Classical: Too much humility, not enough greasepaint
Writer and broadcaster Edward Seckerson is Chief Classical Music and Opera Critic for The Independent. He wrote and presented the long-running BBC Radio 3 series Stage & Screen, in which he interviewed many of the most prominent writers and stars of musical theatre. He appears regularly on BBC Radio 3 and 4. On television, he has commentated a number of times at the Cardiff Singer of the World competition. He has published books on Mahler and the conductor Michael Tilson Thomas, and has been on Gramophone Magazine's review panel for many years. Edward presented the 2007 series of the Radio 4 music quiz Counterpoint. He has interviewed everyone from Leonard Bernstein to Liza Minelli; from Paul McCartney to Pavarotti: from Julie Andrews to Jessye Norman.
Tuesday 01 June 1999
ROYAL FESTIVAL HALL
THE "OPERA in ecclesiastical garb" - as Verdi's Requiem was once dubbed - is easily defrocked. Demonstrative conductors, huge amateur choirs, and starry, ill-matched soloists can make for the wrong kind of theatricality. We've seen them: sopranos and mezzos who think they are Aida and Amneris locked once more in heated on-stage rivalry; the tenor who thinks he's on for a solo recital, the grand inquisitorial basses, the conductor for whom every day of wrath is a personal day of reckoning.
Bernard Haitink was never likely to stray far from the whiff of incense. But whether or not he might have benefited from a lick or two more of the greasepaint was a question that hung in the balance throughout his Royal Festival Hall performance on Sunday night.
The darkened church, the murmuring voices of souls at prayer, are all but written into the opening of Verdi's Introit and Kyrie. A brightened hall, a coughing audience don't help, of course, but those muted strings and muffled voices came too readily into focus here. True, there was an immediacy, a tensile quality to the choral entries.
The Royal Opera Chorus may have been smaller than we are accustomed to, but they projected an identity in their singing that is so often missing from the safety in numbers of larger and invariably more anonymous groups.
The solo quartet, too, were a well-balanced, well-integrated foursome. Individually, there were shortcomings - aren't there always? No other major choral work puts its solo voices to the test quite like this one. We effectively "audition" them as one by one, they plead special circumstances in the Kyrie. First impressions count for a great deal here, though it wasn't until later in the proceedings - the "Hostias" of the Offertorio - that it became clear why the perfectly decent tenor, Franco Farina, wasn't making more of an impression. The timbre was Italianate enough (Farina is Italian-American) but the style wasn't. A little good, old- fashioned portamento would have gone a long way towards personalising, endearing his solos to us.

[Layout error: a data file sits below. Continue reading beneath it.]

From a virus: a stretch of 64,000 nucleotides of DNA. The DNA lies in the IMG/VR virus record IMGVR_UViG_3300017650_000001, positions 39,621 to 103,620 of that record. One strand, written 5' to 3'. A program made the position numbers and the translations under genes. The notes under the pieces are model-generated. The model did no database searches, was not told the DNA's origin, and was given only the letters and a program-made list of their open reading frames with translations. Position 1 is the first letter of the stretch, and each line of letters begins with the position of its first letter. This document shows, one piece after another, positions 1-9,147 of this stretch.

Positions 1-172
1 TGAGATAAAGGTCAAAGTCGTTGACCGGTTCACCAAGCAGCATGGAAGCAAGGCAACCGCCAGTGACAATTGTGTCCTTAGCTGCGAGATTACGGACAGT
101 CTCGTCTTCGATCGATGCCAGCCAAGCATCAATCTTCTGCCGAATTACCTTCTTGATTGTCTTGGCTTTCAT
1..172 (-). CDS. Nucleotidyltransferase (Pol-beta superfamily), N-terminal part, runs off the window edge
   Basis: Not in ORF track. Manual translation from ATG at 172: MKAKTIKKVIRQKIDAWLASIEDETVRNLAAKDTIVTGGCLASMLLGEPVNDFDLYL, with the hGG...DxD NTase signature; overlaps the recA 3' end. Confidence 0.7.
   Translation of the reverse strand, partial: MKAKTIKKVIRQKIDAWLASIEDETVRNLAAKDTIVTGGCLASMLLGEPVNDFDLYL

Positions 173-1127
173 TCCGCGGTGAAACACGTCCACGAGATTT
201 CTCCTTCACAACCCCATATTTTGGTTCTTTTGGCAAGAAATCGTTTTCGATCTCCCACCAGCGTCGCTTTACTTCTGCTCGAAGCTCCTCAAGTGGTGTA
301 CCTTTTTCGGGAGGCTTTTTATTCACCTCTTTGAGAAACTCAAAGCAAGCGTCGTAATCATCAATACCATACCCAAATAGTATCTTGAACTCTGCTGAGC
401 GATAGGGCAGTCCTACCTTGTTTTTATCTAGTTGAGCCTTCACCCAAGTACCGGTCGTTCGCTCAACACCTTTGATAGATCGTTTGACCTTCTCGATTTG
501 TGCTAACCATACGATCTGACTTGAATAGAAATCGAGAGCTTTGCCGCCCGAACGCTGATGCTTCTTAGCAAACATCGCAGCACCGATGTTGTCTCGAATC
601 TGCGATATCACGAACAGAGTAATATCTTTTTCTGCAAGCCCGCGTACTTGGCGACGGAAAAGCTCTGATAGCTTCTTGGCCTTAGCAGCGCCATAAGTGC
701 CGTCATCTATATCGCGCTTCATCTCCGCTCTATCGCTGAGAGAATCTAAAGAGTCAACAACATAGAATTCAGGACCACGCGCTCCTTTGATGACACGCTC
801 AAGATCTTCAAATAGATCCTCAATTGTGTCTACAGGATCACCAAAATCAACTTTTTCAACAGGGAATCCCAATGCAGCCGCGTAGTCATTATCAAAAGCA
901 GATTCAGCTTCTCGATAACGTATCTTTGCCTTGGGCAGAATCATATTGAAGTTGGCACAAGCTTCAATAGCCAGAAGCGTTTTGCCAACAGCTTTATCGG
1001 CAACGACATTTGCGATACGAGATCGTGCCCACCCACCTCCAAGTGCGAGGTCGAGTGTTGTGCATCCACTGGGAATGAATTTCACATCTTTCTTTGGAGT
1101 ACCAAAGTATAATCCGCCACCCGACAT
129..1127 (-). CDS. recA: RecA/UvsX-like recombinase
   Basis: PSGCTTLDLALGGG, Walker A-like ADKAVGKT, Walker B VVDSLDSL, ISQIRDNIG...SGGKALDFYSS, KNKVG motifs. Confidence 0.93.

His male partner, the bass Roberto Scandiuzzi, made a genuine attempt to sing with lyric attitude, sometimes succeeding, sometimes not. And Petra Lang, the strikingly fine German mezzo, a voice and technique without flaws (from its liberating top to the enriched contralto colour of the lower register), might have breathed a little more theatricality into the words, but was otherwise exemplary. How beautifully her octaves paralleled with those of the soprano, Paula Delligatti, in the unisons of the Agnus Dei - the magical evolution of plainchant into the realms of opera.
Delligatti, a new name to me, had her moments - the Verdi style was alive and well in many a graciously sculpted airborne phrase - but also her disasters, as in the a cappella heart of the Libera me, which sagged into ruinously flat intonation.
Heaven forfend that humility should bring even a Verdi soprano so low. But humility appeared to have inhibited Haitink, too. In the final reckoning, his performance lacked atmosphere and drama, a sense of occasion. Maybe he and the company have been away from the theatre too long.
There is a further performance of Verdi's Requiem tonight. Booking: 0171-960 4242
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